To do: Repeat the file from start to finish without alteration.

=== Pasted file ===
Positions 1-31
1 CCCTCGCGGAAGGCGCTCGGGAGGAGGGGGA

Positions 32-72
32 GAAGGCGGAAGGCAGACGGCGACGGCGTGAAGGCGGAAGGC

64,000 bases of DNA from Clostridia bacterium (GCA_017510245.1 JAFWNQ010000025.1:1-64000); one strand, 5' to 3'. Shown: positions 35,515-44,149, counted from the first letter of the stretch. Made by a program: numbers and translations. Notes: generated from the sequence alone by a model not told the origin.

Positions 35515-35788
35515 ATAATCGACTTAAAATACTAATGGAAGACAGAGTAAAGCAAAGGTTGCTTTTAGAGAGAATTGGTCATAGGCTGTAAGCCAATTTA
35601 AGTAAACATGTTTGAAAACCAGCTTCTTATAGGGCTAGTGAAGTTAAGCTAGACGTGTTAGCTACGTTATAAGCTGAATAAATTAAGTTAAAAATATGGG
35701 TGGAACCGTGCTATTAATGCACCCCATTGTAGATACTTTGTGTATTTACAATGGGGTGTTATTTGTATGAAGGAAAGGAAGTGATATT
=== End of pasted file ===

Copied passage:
Positions 1-31
1 CCCTCGCGGAAGGCGCTCGGGAGGAGGGGGA

Positions 32-72
32 GAAGGCGGAAGGCAGACGGCGACGGCGTGAAGGCGGAAGGC

64,000 bases of DNA from Clostridia bacterium (GCA_017510245.1 JAFWNQ010000025.1:1-64000); one strand, 5' to 3'. Shown: positions 35,515-44,149, counted from the first letter of the stretch. Made by a program: numbers and translations. Notes: generated from the sequence alone by a model not told the origin.

Positions 35515-35788
35515 ATAATCGACTTAAAATACTAATGGAAGACAGAGTAAAGCAAAGGTTGCTTTTAGAGAGAATTGGTCATAGGCTGTAAGCCAATTTA
35601 AGTAAACATGTTTGAAAACCAGCTTCTTATAGGGCTAGTGAAGTTAAGCTAGACGTGTTAGCTACGTTATAAGCTGAATAAATTAAGTTAAAAATATGGG
35701 TGGAACCGTGCTATTAATGCACCCCATTGTAGATACTTTGTGTATTTACAATGGGGTGTTATTTGTATGAAGGAAAGGAAGTGATATT